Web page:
Talent Acquisition

How to Win at Social Recruiting in the Middle East

One of LinkedIn’s Most Socially Engaged Staffing Agencies hails all the way in Dubai, a city that has seen tremendous growth in such a short period time and continues to make great strides in all aspects of modern life.

Situated along the coastline of the Persian Gulf, Dubai is widely recognized as a cultural melting pot with only 10% of the population being local ‘Dubaians’, and the other 90% hailing from all four corners of the globe. So as a recruiter, let’s just say life must be interesting!

We decided to have a chat with John Fitzpatrick, the Regional Director of Executive Solutions, one of the region’s best recruitment agencies, whom our friends at LinkedIn have recognized as one of the best in the industry for social engagement on the platform. We sit down with John to find out what the recruitment industry is like in Dubai and the Middle East in general. As well as gaining some insight into the award-winning work they have done online.

Competition for talent in the Middle East

The Middle East, as an employment market, remains very buoyant in a majority of sectors we operate, however, and safe to say, areas such as Oil & Gas/related support services have been affected by low Barrel prices and this has obviously/visibly affected the levels of hiring in this previously booming sector.

As some compensation, other verticals within the region, such as FMCG, Construction & Engineering, Alternative Energy, IT/Digital, Cyber Security, Rail & Transportation have witnessed significant increases in hiring, this mainly being due to essential projects, government initiatives and is partly related to upcoming EXPO 2021 activities, of which have organically complemented evolving markets.

As an expat, originally from London in the U.K, in my mind, the Middle East represents a rich and harmonious melting pot of international talent, all of which share business methodologies and personal cultures. I believe there is no other such successful example in the world and this is why the number of expats coming to the region, versus other popular worldwide destinations, is on the increase.

LinkedIn is everything

Firstly, LinkedIn is a living and breathing part of our business and does not represent a chore, I must add, regardless of any expert advice/hot tips you receive on how you can make your business grow, it’s very much about the structure and full commitment by all the team to the common goal of “Digital Excellence”.

Under my guidance, our entire business operates and commits to a daily/weekly/monthly routine of posting relevant articles, engaging with candidates/clients alike, plus taking the time to respond to all (where humanly possible) comments or inquiries that individuals most generously leave.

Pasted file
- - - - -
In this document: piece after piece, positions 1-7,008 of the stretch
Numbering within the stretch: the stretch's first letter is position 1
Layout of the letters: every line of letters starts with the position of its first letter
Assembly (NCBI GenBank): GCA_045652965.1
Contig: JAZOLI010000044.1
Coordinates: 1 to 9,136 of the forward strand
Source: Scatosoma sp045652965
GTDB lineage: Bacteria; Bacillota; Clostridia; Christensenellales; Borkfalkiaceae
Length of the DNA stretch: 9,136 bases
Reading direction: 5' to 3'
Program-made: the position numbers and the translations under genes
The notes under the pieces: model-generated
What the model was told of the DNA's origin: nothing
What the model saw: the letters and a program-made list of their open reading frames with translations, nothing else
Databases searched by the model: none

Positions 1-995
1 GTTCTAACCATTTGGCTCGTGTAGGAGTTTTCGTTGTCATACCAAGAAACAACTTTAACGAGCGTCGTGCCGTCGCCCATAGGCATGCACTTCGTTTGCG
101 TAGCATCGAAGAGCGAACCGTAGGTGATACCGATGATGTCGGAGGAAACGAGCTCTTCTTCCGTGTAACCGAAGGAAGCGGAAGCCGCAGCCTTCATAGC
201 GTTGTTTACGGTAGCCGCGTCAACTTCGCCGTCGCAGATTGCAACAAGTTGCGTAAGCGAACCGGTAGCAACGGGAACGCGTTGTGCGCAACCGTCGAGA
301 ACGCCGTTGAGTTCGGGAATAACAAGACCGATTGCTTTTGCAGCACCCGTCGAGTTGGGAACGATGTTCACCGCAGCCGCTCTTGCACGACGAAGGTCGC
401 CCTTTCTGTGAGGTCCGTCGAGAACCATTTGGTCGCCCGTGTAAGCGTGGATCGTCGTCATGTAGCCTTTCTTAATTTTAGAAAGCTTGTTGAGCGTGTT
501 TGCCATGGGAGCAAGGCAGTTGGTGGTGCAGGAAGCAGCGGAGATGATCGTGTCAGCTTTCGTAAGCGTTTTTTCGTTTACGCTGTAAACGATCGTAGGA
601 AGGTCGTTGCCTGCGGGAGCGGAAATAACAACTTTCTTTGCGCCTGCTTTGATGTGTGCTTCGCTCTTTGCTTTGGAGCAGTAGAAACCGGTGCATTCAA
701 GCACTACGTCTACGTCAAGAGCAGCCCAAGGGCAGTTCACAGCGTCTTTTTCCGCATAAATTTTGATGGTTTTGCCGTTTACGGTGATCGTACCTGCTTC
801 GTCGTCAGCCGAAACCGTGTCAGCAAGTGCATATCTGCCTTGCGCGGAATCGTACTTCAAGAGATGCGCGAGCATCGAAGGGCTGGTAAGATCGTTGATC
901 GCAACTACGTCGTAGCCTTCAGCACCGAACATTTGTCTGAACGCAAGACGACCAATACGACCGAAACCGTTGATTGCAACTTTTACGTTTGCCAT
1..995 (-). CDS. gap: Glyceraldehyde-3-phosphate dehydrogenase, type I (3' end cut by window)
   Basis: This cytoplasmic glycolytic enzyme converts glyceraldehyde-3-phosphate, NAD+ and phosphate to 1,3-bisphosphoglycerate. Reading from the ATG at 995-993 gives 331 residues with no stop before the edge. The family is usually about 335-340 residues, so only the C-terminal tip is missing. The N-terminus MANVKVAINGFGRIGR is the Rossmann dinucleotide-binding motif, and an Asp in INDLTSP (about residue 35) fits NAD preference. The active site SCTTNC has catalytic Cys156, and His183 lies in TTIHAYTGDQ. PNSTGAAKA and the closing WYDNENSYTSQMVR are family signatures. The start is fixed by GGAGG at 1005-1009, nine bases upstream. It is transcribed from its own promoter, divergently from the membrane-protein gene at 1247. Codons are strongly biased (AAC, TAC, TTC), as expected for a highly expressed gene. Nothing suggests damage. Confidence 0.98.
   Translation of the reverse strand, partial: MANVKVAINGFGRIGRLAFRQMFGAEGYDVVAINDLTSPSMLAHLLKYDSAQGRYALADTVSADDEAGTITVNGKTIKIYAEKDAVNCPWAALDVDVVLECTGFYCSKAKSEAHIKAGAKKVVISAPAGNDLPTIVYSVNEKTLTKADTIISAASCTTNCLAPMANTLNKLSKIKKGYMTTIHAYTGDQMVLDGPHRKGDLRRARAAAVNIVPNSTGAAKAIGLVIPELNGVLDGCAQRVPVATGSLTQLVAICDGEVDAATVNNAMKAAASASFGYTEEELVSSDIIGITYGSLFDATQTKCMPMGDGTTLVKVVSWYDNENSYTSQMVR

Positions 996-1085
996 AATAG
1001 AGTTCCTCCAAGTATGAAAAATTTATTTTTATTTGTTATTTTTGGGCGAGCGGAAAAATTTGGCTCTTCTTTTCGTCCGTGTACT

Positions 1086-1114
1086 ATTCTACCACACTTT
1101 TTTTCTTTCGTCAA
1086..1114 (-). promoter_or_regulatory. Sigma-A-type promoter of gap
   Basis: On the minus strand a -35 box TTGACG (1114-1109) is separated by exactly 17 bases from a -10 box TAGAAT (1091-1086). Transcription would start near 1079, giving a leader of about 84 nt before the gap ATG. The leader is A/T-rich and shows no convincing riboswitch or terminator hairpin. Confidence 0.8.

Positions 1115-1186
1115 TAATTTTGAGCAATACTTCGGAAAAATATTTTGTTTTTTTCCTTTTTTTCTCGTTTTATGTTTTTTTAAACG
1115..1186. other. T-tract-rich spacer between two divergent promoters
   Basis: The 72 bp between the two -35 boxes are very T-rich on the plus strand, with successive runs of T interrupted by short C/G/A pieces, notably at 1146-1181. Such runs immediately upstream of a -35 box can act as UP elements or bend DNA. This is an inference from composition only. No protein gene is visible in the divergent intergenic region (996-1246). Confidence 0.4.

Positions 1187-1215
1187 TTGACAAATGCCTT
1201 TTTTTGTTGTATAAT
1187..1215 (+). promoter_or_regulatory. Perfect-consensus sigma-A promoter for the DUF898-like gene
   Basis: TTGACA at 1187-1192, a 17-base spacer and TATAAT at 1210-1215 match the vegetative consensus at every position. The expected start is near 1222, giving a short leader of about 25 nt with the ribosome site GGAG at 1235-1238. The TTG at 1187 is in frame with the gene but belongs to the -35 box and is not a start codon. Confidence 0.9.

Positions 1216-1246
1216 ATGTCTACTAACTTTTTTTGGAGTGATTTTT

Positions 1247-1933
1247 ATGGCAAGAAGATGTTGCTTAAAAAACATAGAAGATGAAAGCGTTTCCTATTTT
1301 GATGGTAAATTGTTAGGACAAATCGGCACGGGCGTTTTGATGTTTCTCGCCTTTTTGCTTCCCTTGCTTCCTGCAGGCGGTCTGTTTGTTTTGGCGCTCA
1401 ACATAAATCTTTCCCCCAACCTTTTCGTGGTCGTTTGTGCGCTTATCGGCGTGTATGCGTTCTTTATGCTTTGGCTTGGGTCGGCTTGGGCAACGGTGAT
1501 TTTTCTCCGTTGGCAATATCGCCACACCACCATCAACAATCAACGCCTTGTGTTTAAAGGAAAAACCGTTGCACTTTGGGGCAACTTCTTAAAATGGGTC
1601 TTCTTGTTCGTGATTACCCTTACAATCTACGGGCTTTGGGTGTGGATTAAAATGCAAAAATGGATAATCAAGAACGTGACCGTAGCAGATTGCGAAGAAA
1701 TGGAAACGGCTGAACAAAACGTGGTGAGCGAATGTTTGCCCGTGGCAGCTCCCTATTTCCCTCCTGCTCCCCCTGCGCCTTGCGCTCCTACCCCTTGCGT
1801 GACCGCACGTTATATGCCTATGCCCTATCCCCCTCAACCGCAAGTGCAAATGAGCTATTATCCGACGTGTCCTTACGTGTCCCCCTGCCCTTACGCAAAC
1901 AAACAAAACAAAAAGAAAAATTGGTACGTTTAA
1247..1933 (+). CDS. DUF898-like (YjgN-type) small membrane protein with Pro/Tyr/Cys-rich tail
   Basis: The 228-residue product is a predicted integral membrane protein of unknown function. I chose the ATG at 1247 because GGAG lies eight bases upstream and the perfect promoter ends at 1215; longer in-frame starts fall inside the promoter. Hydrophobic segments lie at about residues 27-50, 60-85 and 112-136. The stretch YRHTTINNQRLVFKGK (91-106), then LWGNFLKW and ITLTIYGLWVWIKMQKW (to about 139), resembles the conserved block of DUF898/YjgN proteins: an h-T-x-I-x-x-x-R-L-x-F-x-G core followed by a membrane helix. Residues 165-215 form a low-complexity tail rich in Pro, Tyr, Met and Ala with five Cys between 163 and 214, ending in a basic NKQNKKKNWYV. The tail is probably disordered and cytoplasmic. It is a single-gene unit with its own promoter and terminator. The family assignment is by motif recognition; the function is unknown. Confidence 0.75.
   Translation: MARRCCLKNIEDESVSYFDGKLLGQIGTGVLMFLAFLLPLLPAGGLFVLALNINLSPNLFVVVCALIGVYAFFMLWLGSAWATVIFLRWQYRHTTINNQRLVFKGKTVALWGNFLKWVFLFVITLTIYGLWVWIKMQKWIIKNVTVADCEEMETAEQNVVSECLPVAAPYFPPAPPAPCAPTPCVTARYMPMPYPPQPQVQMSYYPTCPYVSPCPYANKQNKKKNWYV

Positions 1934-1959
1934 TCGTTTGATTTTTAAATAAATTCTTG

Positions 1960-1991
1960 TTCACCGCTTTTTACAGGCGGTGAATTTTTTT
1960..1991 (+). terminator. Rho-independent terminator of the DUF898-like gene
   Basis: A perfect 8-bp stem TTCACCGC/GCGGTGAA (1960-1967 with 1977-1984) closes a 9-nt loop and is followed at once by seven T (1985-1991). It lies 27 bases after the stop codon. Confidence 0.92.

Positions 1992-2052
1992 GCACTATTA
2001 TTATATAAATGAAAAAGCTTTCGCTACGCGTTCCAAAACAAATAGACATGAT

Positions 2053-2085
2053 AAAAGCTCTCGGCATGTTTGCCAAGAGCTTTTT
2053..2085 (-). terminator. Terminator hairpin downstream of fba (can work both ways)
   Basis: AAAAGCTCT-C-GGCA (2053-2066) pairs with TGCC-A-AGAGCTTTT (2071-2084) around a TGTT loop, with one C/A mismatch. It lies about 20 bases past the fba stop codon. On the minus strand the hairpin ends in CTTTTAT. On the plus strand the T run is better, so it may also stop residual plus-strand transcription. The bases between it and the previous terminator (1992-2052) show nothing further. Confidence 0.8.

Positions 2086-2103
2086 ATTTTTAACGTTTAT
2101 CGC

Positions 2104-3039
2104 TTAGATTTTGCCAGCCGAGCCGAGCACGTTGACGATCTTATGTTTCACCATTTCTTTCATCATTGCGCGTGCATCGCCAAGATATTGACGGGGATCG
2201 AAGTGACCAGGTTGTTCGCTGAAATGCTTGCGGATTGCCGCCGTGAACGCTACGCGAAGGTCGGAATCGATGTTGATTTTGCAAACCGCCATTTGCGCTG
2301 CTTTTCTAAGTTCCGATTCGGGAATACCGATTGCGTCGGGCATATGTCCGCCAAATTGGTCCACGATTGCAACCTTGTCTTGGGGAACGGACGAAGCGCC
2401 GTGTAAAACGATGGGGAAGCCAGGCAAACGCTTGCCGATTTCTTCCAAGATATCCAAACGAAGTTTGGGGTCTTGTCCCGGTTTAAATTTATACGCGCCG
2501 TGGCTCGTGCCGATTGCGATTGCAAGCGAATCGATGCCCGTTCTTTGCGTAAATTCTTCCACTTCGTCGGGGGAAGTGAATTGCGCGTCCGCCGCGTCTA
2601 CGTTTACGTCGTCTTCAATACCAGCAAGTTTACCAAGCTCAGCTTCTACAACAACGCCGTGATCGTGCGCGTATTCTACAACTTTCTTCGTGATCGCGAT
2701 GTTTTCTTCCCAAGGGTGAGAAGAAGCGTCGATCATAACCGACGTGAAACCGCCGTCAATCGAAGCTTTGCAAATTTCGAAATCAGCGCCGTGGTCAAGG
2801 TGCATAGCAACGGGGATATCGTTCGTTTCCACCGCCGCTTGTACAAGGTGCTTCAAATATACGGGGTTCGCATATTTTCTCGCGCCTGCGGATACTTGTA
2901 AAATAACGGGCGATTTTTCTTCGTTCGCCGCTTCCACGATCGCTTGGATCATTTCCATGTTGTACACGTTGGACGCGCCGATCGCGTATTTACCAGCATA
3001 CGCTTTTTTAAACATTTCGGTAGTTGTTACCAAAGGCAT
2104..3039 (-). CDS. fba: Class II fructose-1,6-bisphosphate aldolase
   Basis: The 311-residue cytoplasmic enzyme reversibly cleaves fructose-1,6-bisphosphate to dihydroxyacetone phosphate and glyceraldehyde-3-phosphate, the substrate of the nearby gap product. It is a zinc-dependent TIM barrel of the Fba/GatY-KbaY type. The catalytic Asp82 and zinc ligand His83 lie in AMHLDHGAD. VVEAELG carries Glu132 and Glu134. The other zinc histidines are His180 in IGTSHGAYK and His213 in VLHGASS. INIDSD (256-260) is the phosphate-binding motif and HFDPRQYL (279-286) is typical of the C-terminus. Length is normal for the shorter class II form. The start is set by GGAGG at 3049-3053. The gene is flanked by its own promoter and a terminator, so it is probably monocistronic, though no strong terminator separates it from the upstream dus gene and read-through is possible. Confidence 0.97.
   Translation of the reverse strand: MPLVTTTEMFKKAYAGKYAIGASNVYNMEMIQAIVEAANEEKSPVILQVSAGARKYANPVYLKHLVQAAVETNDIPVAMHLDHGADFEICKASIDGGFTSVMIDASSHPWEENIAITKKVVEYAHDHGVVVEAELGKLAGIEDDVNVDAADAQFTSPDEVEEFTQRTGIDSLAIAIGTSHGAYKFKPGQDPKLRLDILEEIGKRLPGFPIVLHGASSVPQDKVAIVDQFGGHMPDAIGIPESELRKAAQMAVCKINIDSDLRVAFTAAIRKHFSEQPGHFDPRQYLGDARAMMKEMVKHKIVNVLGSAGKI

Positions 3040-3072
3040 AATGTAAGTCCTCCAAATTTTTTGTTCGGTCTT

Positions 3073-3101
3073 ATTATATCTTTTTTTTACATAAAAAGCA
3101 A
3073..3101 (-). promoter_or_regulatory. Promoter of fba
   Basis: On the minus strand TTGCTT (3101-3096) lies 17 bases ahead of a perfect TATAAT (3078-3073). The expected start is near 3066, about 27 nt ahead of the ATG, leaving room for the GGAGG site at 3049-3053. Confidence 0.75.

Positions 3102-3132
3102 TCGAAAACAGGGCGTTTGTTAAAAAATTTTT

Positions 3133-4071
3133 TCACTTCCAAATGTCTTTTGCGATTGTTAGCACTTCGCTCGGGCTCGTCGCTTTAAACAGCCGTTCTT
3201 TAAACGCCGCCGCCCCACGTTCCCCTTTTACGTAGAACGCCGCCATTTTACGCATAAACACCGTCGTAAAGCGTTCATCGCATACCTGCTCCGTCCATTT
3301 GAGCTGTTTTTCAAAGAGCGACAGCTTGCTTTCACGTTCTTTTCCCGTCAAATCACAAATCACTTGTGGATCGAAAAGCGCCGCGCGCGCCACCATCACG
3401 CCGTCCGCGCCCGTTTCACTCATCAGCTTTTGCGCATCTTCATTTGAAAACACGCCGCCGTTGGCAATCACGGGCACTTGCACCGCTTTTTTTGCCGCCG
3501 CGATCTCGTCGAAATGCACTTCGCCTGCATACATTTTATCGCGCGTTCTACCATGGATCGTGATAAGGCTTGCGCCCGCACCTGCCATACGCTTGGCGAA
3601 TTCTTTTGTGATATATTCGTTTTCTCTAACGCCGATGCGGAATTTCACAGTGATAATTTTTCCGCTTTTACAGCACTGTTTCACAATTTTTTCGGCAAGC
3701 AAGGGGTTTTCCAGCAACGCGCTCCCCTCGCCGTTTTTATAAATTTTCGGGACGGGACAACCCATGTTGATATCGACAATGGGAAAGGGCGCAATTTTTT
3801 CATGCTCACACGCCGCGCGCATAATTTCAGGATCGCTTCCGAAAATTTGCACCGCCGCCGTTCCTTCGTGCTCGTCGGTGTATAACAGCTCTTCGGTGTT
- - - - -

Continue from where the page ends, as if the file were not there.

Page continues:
I would also emphasize that to sculpt winning ways in this arena, team/business members have also got to commit to maintaining the brand on weekends and evenings. The reality is that due the fact that we operate over several continents, myself/consultants are often called upon to cater to their online media/communications that arise quite possibly when the working week starts on a different day to yours, or the time zone is significantly different (i.e. Korea, USA, Europe & Australasia). After all, we all now live in an electronic world which rightly or wrongly, expects a response and now!

Employee advocacy

The employee’s contribution means everything. If you haven’t got genuine buy-in from your business/workforce, simply don’t bother. As far as tasks or creating good habits are concerned, LinkedIn is a marathon and not a sprint. Anyone can showboat, or demonstrate great activity over the course of a week or two but that does nothing for forging longer-term connections or fostering the correct levels of communication.

Hands-on engagement

It’s massively important to engage your audience and to only share items that may be of “real interest” to connections. Any irrelevant or insensitive postings could well result in losing contacts, as opposed to growing your network.

On the matter of thought leadership, I like to have a much more hands-on approach to managing this area of my business, as opposed to providing theory and do not merely bark instructions on how we can be amongst the Industry digital elite! I refer to my previous comment “ If you haven’t got genuine buy-in from all your business/workforce, simply don’t bother.

Top 3 take away tips for social recruiting

  1. Draw up a personal/business “social media plan” and most importantly stick to it.
  2. Be sure to only post interesting and industry relevant content.
  3. Diarize quality checks to ensure you’re maintaining the plan.

Connect with John on Linkedin.

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